Running the Line

by | Sep 23, 2016 | Health & Wellness

Don Vulich, more affectionately known as Stickman, has left 85,000 miles of road and terrain in his wake – and he’s not done yet.  A small portion of that total, 812.2 miles to be exact, earned him the prestigious position as a Los Angeles Marathon Legacy Runner, signifying the completion of all 31 marathons since the race’s inception.  But it’s the thousands of miles of life, from one finish line to the next, that paves his true legacy: the ability to show up no matter what.
In 1969, Don was a track star and a rebel.  He signed up for his first marathon and quit halfway through.  In just two years, he underwent two knee surgeries, married his “flower-child” college girlfriend, and began drinking and smoking marijuana.  Running was a mere afterthought.
In 1978, Don’s father survived a heart attack at age 49.  He knew heart disease is genetic, and he didn’t want to be next.  Don signed up to be his kids’ track coach and began running again, working up to 3,000 miles per year.
Then came the inaugural LA Marathon in 1986.
“My motivation was that first failure; I had to make amends,” he recalled.  “I ran it in 3:50.  Every year since then, I’ve said, ‘That was cool.  I’ll do it again next year.’”
Incredibly, as his mileage increased, so did his drinking.  What had started as recreational was now full-blown addiction.  He drank a pint of vodka with Gatorade – “because that was healthy” – seven days a week before his daily run.  The alcohol didn’t slow down his time, though.  Four months after his third arthroscopic knee surgery, he posted a 3:46 at the 1991 marathon.  What was hidden by his running times, however, seeped into his life at home.  Tired of the chaos, Don’s wife decided she needed Jesus.
“I was threatened by this and thought it would destroy our marriage,” he said.  “It took me several years, but I eventually came around and was baptized in 1997 at Shepherd of the Hills.”
In March of 1998 his marriage hit rock bottom.  They found a counselor who agreed to help them under one condition: Don must stop drinking.
“I had a pint of vodka with Gatorade in my car.  I drank half of it and poured the rest out.  I stopped cold-turkey,” he said.  “During my afternoon run, I would make a promise to God: ‘I’m not going to drink today.  Please meet me here tomorrow, same time same place.’  Day after day, He got me through.  And my marriage started improving, as well.”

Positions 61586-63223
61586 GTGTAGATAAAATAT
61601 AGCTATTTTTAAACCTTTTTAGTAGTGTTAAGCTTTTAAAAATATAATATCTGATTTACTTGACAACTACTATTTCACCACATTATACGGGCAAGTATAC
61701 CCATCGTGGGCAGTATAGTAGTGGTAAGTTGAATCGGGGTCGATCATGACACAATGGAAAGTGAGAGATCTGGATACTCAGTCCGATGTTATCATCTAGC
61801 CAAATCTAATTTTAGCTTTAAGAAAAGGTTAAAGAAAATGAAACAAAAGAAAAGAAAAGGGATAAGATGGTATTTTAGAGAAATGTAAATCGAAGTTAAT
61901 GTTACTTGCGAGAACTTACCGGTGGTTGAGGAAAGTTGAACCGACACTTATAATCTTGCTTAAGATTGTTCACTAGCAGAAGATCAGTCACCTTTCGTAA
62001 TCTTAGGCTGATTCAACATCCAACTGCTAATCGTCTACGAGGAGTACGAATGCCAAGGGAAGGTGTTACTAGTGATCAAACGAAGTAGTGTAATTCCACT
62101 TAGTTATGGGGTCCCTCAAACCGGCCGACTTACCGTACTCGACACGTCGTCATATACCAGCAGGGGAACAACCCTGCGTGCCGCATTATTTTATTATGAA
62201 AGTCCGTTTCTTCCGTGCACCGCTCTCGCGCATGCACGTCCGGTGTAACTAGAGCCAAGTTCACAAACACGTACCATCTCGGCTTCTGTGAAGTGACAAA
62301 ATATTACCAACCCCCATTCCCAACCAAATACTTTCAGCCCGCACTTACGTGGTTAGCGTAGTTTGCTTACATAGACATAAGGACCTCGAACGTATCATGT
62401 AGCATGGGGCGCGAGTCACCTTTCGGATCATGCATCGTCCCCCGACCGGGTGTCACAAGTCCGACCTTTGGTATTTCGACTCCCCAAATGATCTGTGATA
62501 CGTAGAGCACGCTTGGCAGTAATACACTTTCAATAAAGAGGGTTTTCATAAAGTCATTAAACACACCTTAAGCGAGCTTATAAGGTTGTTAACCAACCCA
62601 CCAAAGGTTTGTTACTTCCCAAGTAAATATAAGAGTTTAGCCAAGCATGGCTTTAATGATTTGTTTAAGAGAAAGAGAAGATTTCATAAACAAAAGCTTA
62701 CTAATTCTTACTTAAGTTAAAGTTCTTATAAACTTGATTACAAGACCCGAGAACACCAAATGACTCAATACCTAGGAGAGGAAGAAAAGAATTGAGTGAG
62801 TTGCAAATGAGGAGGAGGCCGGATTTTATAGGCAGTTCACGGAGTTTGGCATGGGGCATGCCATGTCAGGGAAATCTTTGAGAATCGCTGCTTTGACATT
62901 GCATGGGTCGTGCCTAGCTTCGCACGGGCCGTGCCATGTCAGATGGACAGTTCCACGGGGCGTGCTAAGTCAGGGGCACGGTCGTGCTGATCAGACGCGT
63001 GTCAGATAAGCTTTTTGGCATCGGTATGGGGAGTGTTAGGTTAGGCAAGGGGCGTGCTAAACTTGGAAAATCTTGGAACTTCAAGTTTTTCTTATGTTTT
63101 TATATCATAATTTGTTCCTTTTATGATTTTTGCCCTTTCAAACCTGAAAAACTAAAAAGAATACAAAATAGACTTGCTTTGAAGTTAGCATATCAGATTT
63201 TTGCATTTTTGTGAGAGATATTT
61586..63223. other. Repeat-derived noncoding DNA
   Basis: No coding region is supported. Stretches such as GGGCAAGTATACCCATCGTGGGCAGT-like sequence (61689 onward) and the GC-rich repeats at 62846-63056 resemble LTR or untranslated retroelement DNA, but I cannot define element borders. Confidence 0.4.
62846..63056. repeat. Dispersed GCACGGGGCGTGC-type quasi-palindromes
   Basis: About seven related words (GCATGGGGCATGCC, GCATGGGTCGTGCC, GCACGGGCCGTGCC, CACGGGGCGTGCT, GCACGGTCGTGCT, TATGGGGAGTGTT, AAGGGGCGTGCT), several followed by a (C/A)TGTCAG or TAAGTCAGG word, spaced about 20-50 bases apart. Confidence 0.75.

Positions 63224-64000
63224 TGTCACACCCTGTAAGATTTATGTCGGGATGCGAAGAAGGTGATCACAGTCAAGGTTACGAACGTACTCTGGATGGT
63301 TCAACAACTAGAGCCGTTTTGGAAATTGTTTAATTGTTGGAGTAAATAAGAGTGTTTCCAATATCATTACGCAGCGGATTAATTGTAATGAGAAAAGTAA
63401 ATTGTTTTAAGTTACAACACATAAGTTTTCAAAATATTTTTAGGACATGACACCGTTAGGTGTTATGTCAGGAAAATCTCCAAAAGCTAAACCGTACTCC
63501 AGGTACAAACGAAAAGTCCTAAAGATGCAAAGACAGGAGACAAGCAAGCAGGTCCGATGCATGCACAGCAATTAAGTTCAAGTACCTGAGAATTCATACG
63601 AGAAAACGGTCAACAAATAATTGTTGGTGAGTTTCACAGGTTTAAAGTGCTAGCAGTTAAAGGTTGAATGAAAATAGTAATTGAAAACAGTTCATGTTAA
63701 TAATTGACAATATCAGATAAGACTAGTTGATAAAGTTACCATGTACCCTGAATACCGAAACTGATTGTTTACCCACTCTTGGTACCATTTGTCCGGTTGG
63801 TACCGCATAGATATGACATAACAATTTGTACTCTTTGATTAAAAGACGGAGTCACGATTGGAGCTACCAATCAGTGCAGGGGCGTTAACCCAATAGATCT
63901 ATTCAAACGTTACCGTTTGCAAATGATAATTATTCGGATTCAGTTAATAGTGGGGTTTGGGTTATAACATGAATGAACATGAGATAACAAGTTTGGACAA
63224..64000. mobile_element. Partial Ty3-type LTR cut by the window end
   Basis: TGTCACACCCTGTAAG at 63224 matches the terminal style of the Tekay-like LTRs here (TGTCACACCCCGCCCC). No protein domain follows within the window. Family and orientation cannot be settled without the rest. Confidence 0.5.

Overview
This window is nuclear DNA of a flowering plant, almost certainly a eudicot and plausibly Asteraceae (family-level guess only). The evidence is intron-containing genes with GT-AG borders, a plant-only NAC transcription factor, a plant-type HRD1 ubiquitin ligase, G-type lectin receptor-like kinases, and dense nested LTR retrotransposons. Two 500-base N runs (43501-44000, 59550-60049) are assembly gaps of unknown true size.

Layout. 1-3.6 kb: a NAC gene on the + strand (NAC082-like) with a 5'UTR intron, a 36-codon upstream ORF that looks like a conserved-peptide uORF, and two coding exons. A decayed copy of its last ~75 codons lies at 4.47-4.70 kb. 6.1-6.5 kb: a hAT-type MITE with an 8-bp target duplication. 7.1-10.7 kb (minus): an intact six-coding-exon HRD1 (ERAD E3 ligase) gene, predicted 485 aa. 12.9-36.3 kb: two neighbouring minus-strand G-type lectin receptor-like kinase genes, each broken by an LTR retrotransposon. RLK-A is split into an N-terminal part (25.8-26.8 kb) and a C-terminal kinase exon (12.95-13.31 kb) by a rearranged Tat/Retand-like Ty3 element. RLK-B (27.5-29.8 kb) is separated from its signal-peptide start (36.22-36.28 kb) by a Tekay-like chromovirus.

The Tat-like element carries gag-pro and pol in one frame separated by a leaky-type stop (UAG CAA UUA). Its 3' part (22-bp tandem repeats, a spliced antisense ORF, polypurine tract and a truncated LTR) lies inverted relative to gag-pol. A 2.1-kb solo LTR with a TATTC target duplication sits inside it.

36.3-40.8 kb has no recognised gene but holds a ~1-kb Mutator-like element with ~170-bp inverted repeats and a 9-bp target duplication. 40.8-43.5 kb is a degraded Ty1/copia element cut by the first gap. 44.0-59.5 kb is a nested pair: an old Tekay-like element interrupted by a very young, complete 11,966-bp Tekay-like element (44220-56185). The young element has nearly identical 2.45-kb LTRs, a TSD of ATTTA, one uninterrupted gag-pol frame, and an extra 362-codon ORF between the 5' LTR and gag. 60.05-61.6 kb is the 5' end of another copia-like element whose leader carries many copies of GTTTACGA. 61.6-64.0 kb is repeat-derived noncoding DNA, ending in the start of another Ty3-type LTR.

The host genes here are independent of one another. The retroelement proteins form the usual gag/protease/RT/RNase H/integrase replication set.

Ironically, his heart problems began to surface as soon as he stopped drinking.
“I had begun feeling fatigued, just sub-par while running.  The typical man talk started in my head: ‘Maybe I should start taking vitamins.  I’m not training hard enough.  I should eat better.’  I just rationalized it away with all kinds of excuses and kept training.”
Don ran the next marathon in 4:46, in May of 1999.  By the time June rolled around, he still wasn’t feeling right and decided to look into it.
“I called the doctor and scheduled for 2 p.m. and thought, ‘I probably won’t have time to run after the appointment, so I should get it done before I go.’”
Don ran the five-mile loop through Towsley and headed to the doctor.
“That decision most likely saved my life because the EKG showed the stress of my run,” he said.
Don saw the cardiologist about two hours later, and the EKG reflected normal results after his resting period.  Following an angiogram, Don was diagnosed with two blocked arteries and one partially blocked artery.  Doctors immediately scheduled Don for a triple bypass surgery.
“Collaborative veins took the place of the blocked arteries to supply proper blood flow to the heart, lungs and head.  Without this, I would have been a goner,” Don said.  “My lifestyle of running most likely saved me from a fatal heart attack.”
Six weeks after surgery, Don was back to running four to five miles per day.  At the next marathon in 2000, Don finished with a 4:49.
Five years later, Don faced yet another physical challenge: total knee replacements in both knees.  After the surgery, his doctor said he would never run another marathon, but Don showed up at the starting line.  It was the 20th anniversary for Legacy Runners – he had to run it.  And he shaved 41 minutes off the previous years’ time for a 5:37.
“I will always have to say I quit my first race.  I cannot erase that failure,” Don said.  “That’s why now it takes something very, very serious for me to stop.”
Not even a torn hamstring a month before the 2016 LA Marathon stopped him.
“Because of the Legacy streak, I will do anything to get there,” he said.  “I finished in 7:7.  That’s a long time out there.  It’s tough to handle mentally.”
Don also has completed 14 Santa Clarita half-marathon events, a handful of Bulldog 25k events, 20 years of College of the Canyons 5K Summer Series events, and several Bandit 15K events.
Today, more than his running game is strong, as well.  Don and his wife just celebrated 45 years of marriage.
“God gets the credit.  I am blessed with strength and stubbornness, but it’s because of Him that I’m still here,” Don said.  “I won’t ever say I’m too old to run.  I might say I’m too old to work – but never too old to run.”

photo by Jennifer Calderon